Saturday, December 25, 2004

Proposed Ban on Subway Photography

You know, they had laws like this in my Russian host city. Sarov had been the seat of Soviet nuclear development, the USSR's answer to Los Alamos, and there were all kinds of relic formalities that were observed because the end of the cold war hadn't extended that far yet. You couldn't take photos of the city's power stations, couldn't enter or leave the city without a passport (this included Russian nationals), were even restricted in taking pictures in meetings with city dignitaries. (NB Yes, we met city dignitaries. This was possibly the most importance I will ever hold: one of twelve teenaged ambassadors to a "secret" city in a miserably depressed former communist state. My life is comfortably small.)

My point is that this is not part of a thinly veiled attempt to bring back Cold War Fear in hopes of inspiring the same nationalism and patriotic consumerism that we saw after WWII. On the contrary, it's not veiled at all. Once a few bigwigs declared irony dead after 9/11, all bets were off. There are no excuses necessary because any suggestion that we are willfully repeating history requires a sense of irony, and that is Just Not Welcome Here.

I have a picture of Kelly and I on the Union Square station platform waiting for a train during the trip we made during my first spring break at UMD. I hadn't been in the city for almost a year. I had sent the Jackass of Doom a no contact request prior to my arrival that he went to great lengths to ignore. That particular night he was hanging on like the flu. I was sleeping on a linoleum floor with only a sleeping bag for comfort. I was deleriously happy to be home, and to be sharing it with my best friend. You bet your ass I was gonna take pictures.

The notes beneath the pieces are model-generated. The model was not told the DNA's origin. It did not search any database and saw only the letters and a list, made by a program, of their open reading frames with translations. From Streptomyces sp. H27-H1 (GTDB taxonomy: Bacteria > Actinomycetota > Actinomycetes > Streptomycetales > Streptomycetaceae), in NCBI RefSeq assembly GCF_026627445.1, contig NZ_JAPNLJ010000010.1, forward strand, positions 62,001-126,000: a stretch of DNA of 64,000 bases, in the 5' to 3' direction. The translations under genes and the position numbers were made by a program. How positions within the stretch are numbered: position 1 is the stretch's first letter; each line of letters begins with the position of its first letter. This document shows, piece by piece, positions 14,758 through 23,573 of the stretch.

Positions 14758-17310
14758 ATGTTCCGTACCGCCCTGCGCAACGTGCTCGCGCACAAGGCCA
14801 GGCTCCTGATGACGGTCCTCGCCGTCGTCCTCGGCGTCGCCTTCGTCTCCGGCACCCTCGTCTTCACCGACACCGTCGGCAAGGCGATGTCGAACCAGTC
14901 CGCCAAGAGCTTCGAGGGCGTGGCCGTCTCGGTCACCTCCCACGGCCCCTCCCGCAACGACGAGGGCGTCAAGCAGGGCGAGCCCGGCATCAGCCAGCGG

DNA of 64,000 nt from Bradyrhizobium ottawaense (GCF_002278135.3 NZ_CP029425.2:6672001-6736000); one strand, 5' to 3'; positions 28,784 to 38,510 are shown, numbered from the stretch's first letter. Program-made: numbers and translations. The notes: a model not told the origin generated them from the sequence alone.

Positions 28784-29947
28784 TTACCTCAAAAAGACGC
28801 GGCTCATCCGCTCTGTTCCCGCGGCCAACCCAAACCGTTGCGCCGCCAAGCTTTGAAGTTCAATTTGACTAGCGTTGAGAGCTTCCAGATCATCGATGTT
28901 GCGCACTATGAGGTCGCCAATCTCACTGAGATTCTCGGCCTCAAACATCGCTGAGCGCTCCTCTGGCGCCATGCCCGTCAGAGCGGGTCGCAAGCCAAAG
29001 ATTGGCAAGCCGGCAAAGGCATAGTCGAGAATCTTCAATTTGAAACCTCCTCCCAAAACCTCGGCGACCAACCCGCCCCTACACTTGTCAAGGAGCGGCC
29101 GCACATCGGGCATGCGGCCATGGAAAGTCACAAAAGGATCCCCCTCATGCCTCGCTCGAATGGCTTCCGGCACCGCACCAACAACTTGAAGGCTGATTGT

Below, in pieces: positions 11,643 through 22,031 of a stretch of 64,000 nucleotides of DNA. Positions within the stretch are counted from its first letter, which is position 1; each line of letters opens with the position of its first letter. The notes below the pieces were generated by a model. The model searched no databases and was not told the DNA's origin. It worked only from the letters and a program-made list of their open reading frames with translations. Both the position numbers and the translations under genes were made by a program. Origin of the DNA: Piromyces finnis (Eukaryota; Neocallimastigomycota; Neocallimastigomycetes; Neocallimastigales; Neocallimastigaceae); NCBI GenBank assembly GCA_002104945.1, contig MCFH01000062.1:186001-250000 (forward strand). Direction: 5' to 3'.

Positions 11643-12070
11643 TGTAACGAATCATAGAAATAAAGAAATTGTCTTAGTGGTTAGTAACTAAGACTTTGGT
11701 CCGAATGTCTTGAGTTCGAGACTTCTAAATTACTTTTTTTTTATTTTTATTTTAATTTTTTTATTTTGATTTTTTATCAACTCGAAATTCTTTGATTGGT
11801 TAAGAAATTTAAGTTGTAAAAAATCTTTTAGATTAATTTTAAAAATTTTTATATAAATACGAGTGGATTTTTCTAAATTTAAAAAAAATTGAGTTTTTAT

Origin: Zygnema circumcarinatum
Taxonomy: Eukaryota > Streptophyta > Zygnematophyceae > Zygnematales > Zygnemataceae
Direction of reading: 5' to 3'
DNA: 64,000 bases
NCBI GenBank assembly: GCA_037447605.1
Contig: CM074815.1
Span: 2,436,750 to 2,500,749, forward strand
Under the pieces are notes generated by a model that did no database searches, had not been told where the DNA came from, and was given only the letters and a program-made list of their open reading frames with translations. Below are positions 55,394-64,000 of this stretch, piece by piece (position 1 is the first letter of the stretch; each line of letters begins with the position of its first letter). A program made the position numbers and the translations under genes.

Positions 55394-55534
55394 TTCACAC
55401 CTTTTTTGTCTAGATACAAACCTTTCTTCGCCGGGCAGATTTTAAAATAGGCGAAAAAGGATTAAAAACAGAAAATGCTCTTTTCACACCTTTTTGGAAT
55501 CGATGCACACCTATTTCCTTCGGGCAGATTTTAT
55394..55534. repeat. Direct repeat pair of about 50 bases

There's a quote that's frequently (and perhaps erroneously) attributed to Ben Franklin about how anyone who would give up freedom for security deserves neither, and will likely get neither. Those who take pictures for commemorative purposes will not accidentally capture The Secret Inner Workings of the MTA. Those who take pictures for nefarious purposes will not be stopped by rules against photography.


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